Maternal and infant Helicobacter pylori infections:
Correlation between Infected Mothers and Their Infants
Flor Puentes & Jason Astorga
Supervised and directed by
Thomas Redlinger, PhD
Bridges to the Future
University of Texas at El Paso
23 August 1999
Helicobacter pylori is a curved rod organism that lives in the human stomach, it is a gram negative spiral flagellate and the primary cause of gastric ulcers. Curved rod organisms were first reported in animal stomachs in 1893 .
Warren and Marshall were the first to report that they had seen a curved bacillus in the human stomach. They named the curved bacteria Camplyobacter pylori. In 1989 the decision was taken by international agreement that this organism in fact represented a whole new genus and it was called Helicobacter pylori.
Where does Helicobacter pylori live and what does it do? H. pylori live in the human gastric mucosa and have not been found to thrive elsewhere. H. pylori in peptic ulceration are the primary cause of ulcer disease. This infection in most cases is asymptomatic. But less than 20% of individuals harboring the infection will acquire gastric diseases such as gastritis, ulcer diseases, gastric-associated lymphoma, and potentially gastric cancer . Acquisition during childhood is common in the developing world. In the U.S. approximately 25% of children are infected with H. pylori. The overall H. pylori prevalence in the U.S. is 33% . The objective of the research study was to determine the prevalence of Helicobacter pylori in mothers and their children in Socorro, TX. Studies are being conducted around the world to understand the manner in which H. Pylori is transmitted.
II. Materials and Methods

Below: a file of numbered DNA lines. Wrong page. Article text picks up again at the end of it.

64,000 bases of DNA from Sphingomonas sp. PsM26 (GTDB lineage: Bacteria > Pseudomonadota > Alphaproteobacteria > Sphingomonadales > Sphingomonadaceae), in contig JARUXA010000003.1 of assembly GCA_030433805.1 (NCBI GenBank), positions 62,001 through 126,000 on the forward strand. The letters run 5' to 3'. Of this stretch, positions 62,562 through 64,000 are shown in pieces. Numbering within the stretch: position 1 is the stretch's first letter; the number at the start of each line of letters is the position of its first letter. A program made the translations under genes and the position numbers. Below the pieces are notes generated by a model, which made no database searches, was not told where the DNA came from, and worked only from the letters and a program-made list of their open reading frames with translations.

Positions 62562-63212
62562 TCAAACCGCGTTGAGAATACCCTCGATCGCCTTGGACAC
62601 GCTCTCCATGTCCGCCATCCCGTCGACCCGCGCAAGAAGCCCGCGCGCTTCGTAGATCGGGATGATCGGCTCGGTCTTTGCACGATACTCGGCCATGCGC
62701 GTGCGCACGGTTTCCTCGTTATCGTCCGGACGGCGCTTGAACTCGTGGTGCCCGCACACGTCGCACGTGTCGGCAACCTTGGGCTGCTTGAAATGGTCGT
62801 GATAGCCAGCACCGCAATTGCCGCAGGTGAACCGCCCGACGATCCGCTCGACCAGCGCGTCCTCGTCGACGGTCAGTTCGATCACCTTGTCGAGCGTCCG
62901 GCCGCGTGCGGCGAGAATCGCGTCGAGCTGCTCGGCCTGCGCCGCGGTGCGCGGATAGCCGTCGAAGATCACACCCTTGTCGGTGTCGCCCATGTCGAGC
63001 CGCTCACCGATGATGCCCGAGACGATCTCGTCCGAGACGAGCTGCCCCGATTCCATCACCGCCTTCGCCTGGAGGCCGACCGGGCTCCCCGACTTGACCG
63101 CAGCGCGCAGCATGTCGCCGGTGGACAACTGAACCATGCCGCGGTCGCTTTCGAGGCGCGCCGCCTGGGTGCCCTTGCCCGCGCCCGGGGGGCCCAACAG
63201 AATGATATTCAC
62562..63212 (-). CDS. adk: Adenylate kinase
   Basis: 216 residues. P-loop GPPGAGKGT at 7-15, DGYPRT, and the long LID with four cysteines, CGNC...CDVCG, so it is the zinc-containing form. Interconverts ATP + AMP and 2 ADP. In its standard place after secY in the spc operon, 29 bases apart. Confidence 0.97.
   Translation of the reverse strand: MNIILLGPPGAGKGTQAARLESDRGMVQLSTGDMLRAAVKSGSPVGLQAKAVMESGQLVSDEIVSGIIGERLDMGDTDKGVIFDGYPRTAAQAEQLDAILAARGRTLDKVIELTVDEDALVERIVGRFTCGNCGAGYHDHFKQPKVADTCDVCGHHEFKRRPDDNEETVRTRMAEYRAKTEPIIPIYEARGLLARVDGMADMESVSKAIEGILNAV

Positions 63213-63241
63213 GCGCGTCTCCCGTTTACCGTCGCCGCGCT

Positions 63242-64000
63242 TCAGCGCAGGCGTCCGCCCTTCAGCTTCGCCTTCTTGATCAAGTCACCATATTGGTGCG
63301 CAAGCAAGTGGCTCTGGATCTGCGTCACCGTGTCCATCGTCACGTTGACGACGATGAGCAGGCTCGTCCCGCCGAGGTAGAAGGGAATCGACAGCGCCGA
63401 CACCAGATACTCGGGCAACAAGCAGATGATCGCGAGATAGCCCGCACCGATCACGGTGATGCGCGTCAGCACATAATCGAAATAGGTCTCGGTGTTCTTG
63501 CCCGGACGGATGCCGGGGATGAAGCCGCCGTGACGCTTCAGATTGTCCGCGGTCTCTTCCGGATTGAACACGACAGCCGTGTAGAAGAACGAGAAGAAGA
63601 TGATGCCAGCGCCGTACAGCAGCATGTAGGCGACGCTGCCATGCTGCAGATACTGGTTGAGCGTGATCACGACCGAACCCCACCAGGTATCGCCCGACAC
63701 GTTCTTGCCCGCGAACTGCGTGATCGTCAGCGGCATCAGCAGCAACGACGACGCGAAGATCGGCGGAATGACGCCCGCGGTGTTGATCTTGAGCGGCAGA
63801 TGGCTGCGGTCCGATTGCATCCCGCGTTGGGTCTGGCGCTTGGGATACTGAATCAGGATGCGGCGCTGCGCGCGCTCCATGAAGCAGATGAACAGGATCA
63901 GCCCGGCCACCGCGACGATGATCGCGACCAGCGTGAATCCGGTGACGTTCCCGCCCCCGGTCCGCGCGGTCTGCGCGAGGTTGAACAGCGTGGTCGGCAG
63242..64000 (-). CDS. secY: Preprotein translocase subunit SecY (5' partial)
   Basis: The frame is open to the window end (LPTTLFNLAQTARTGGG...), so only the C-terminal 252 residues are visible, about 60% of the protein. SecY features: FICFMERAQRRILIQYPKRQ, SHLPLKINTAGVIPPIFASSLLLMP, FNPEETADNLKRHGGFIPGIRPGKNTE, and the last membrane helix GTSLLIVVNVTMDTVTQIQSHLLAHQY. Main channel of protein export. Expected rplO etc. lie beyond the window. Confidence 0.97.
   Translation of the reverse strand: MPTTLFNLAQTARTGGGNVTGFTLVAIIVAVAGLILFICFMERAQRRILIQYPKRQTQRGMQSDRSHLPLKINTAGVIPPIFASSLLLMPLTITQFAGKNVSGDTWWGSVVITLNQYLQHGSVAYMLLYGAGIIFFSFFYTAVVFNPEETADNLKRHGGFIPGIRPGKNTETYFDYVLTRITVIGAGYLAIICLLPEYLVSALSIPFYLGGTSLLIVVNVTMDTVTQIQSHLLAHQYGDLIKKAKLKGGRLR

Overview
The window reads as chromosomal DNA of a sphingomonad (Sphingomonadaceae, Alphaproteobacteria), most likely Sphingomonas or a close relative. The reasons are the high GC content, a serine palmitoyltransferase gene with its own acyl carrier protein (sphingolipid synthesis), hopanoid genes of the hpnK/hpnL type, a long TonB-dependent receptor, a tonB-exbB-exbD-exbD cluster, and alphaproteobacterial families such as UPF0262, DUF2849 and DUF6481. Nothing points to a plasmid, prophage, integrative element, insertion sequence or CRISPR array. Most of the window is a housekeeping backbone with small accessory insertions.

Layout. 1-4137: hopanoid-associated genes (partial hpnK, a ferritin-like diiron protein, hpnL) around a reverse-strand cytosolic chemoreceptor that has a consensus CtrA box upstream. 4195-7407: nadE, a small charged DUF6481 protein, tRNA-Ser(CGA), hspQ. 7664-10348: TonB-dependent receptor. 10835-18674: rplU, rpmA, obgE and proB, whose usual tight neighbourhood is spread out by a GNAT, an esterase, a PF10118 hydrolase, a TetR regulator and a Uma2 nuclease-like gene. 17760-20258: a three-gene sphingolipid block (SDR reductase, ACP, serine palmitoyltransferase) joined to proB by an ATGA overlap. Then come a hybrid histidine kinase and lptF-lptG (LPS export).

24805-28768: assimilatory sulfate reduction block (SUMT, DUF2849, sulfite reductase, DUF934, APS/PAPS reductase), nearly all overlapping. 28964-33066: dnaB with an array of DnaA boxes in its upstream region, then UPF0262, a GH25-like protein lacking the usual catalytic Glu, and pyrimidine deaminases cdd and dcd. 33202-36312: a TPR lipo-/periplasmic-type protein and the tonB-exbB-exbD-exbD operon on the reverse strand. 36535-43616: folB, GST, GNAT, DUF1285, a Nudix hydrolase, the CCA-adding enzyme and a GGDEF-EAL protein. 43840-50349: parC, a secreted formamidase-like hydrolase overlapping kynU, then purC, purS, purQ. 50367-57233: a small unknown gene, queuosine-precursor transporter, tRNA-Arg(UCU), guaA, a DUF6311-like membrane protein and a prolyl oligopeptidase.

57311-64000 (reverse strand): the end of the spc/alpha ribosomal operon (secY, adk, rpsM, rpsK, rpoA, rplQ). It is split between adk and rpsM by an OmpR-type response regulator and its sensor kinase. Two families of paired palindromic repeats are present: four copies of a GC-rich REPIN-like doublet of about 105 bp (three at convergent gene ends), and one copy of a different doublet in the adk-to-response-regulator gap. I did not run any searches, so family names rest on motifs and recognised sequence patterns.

A. Sample collection at clinic
The study was conducted at a Women Infant and Children (WIC) clinic in Socorro, TX. WIC mothers bring their babies to the clinic at 6 month for a scheduled exam. This exam consists of questionnaires, breath test, weigh and measurement of baby and a blood sample by heel stick. The breath test consists of obtaining two samples of breath. The first is a baseline sample breath test. The second is taken twenty minutes later after the baby is given 50 mg of urea mixed with a half ounce of juice. The blood sample is processed by centrifugation at 5,000 rpm for 3 minutes and removed to a clean tube.
B. Lab Analysis
Samples are transported to the laboratory at UTEP. The breathe samples are placed in the IRIS 13C (Infra Red Isotope Analyzer). This machine measures the 13CO2 and 12CO2 concentration from a breath sample and relates their ratio to the 13C stable isotope standard . Figure 1 shows how 13CO2 are produced from labeled urea. Helicobacter pylori IgG antibodies were determined in the samples using the EIA (Enzyme Immunoassay). The assay consists of pipeting 5ul of serum into a precoated microtiter plate containing the H. pylori antigen. It is incubated for 20 min., at 20° C. The microtiter wells are washed 3 times with wash buffer. The antibody/ antigen reaction is determined using a conjugated second antibody containing the enzyme peroxides.